“Not that I condemn anyone else’s conscience. Their conscience may save them, and mine must save me.” – Saint John Fisher
Even though he lived during a time when publicly opposing a monarch could result in severe punishment or even death, Saint John Fisher never let fear prevent him from honoring his convictions. From serving as the Chancellor of Cambridge University to attending the king’s mother as personal chaplain, John worked tirelessly to spread the truth and foster theological dialogue. As the Church recognizes the anniversary of his martyrdom on June 22, we invite you to learn more about his life and legacy, and discover where he is portrayed in the Basilica.
John’s Early Life
In approximately 1469, John Fisher was born to a merchant and his wife in Yorkshire, England. Existing records offer little insight into his childhood, but it is believed that he attended the school affiliated with the collegiate church in his hometown of Beverly. He later moved to Cambridge to continue his education, where he completed both a Bachelor and Masters of Arts program at Michaelhouse College.
A dedicated and driven young man, John soon saw his career take off. Initially, he served as the Vicar of Northallerton for three years before accepting the position of proctor at Michaelhouse. John proved himself to be dedicated to Michaelhouse’s success, and was appointed as Master of the school a few years later. However, these newfound responsibilities did not prevent him from pursuing his Doctorate of Divinity, which he earned in 1501, the same year he was elected Vice-Chancellor of Cambridge University.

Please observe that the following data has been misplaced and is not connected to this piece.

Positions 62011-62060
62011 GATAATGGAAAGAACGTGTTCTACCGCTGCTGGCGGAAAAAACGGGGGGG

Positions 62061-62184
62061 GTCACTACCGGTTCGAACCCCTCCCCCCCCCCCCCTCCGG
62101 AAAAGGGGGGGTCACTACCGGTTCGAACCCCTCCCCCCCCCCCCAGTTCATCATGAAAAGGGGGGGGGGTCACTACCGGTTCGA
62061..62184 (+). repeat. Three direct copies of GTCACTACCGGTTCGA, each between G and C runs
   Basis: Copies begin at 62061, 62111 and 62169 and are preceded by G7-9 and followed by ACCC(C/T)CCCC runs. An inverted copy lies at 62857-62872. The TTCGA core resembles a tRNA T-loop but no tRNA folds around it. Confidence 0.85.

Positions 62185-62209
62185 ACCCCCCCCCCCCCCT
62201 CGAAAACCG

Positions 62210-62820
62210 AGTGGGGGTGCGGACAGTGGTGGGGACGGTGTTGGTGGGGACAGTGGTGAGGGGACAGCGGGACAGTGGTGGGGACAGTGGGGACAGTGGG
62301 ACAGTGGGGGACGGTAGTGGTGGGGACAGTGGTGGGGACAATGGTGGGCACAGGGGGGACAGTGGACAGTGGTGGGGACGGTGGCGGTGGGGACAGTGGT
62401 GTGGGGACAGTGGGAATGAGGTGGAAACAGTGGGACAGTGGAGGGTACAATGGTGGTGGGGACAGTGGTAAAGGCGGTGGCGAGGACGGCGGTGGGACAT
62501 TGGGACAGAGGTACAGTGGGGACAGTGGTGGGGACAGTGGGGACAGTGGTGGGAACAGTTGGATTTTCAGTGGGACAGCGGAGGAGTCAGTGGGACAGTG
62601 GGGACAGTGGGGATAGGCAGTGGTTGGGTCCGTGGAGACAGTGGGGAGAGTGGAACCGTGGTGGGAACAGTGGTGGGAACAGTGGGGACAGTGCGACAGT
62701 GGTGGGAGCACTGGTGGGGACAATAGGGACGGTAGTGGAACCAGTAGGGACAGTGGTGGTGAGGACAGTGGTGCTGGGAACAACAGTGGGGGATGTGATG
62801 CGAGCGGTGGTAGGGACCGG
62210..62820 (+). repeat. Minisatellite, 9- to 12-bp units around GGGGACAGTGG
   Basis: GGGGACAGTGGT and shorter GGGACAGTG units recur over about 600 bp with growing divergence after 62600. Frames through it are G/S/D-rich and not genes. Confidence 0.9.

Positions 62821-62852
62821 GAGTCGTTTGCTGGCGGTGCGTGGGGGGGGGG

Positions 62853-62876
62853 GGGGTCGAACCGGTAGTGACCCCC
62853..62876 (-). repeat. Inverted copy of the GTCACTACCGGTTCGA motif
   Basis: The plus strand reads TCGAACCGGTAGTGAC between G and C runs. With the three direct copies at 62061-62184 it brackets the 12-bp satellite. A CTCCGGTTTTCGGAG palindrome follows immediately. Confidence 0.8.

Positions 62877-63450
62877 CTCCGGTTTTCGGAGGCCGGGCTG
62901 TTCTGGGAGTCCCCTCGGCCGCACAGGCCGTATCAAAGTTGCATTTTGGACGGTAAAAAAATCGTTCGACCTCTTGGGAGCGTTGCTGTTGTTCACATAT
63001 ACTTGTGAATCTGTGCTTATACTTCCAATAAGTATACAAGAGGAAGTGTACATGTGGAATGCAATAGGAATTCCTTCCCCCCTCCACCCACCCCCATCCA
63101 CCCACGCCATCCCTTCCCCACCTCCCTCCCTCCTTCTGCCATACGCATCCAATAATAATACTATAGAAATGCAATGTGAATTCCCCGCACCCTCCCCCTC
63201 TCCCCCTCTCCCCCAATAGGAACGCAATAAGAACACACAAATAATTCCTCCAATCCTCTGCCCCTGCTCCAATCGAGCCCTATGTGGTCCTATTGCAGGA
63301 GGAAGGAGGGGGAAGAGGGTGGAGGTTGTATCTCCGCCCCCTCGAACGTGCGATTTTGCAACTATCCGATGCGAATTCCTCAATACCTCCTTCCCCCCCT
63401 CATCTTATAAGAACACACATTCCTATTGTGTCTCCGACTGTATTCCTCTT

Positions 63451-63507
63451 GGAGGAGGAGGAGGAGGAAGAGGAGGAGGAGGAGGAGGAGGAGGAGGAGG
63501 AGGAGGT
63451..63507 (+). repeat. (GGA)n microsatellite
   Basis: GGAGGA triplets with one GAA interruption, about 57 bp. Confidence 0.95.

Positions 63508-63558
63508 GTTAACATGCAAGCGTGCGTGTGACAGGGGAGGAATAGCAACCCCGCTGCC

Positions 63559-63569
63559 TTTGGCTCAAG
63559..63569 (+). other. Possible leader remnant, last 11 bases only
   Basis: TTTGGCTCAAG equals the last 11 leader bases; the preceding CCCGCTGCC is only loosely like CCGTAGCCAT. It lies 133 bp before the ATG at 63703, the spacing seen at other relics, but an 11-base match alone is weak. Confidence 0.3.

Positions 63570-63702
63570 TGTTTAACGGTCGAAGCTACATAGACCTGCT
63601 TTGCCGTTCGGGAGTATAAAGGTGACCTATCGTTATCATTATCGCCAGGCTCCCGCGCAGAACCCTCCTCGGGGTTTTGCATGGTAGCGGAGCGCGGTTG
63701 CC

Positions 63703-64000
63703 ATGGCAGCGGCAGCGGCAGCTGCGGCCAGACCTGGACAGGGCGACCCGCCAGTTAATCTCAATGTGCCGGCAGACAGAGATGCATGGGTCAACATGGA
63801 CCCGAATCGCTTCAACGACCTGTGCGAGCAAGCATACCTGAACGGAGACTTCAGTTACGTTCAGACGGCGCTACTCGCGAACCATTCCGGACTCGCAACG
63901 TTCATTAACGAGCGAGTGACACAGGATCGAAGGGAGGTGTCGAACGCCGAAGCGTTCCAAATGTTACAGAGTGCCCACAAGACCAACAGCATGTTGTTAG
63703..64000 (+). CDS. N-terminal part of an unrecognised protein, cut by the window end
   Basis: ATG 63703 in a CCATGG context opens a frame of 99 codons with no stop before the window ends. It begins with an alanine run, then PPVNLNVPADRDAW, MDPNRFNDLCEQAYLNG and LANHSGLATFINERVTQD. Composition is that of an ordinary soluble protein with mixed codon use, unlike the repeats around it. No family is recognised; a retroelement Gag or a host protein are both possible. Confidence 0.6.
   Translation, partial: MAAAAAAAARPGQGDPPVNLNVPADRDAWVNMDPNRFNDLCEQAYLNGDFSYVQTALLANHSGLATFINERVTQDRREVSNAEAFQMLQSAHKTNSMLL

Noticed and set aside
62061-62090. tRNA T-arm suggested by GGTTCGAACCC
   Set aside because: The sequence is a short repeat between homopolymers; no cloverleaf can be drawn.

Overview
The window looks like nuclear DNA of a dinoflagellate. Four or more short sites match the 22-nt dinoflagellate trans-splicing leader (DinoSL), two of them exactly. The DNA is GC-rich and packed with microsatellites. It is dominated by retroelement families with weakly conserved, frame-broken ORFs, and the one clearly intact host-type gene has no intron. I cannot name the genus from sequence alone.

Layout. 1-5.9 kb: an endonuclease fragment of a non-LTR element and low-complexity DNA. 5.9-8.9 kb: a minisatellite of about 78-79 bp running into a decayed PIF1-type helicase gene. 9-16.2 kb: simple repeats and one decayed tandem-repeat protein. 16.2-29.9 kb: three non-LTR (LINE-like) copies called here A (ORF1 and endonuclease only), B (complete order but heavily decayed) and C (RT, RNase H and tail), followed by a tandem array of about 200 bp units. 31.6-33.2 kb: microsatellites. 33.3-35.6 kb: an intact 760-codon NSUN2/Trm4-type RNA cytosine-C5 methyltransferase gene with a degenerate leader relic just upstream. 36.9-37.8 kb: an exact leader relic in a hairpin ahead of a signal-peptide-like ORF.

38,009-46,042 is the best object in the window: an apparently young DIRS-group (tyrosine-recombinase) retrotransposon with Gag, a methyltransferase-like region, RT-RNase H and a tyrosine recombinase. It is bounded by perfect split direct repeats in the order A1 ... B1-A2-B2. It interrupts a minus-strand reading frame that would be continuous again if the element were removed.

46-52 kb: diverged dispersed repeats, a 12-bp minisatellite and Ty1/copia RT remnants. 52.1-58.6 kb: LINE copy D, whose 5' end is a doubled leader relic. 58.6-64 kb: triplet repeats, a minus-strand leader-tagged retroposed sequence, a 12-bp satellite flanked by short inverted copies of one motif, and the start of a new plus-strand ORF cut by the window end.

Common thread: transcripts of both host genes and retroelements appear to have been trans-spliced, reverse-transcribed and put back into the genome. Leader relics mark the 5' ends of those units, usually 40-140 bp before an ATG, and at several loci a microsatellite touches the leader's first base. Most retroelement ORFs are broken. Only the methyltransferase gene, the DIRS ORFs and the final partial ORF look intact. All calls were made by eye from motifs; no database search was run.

A mere year later, John was offered an even more prestigious role: this time, as the personal chaplain to Lady Margaret Beaufort, King Henry VII’s mother. Through his counsel, Lady Margaret provided funding for new colleges and theology programs at both Cambridge and Oxford. In 1504 John was granted the title of Bishop, as well as the Chancellorship of Cambridge University, a role he would serve until his death.
Chancellorship and Censure
While serving as Chancellor, John used his position in the Church to help shape the theological debates of the time, especially those surrounding the rise of the Protestant reformation. A friend of leading scholars such as Erasmus and Thomas Moore, John soon became recognized for his writings on an international level, especially for his response to Martin Luther.
However, John’s life changed radically when he became an advisor to Queen Catherine of Aragon in 1529 and took her side in the controversy over her marriage to King Henry VIII. Infuriated by John’s opposition, the king sought to make life difficult for him from that time on. After John declined to recognize him as the head of the Church of England, Henry VIII did everything from impose fines on John to attempt to poison him, according to various accounts. Later, Henry VIII had him imprisoned and confiscated all his property after discovering his involvement in an investigation into the prophesies of a vocal advocate against the royal divorce. By God’s grace, the king allowed him to be released upon payment of 300 pounds.
In 1534, after the Archbishop of Canterbury recognized Henry’s divorce and subsequent marriage to Anne Boleyn, Parliament was called upon to vote on the Bill of Succession, which would recognize the couple as the lawful heirs to the throne. Because supporting the Bill would be acknowledging the king’s divorce from Catherine, John refused and was then thrown into prison in the Tower of London on charges of treason, along with his friend and fellow dissenter Thomas More. Seeking to obtain a less severe punishment for John, Pope Paul III promoted him to a Cardinal Priest during his confinement, but this only served to anger Henry further. In June of 1535, a trial was held in which John was convicted of treason and sentenced to execution. On June 22, his head was chopped off and displayed on the Tower Bridge for a fortnight.
A zealous and righteous man, Saint John Fisher provides the faithful with a powerful example of standing for truth, no matter the cost. He was canonized in 1935, and is portrayed in the North Façade of the Basilica.
“Saint John Fisher,” Franciscan Media
“St. John Fisher,” New Advent
The Way of Saints, by Tom Cowan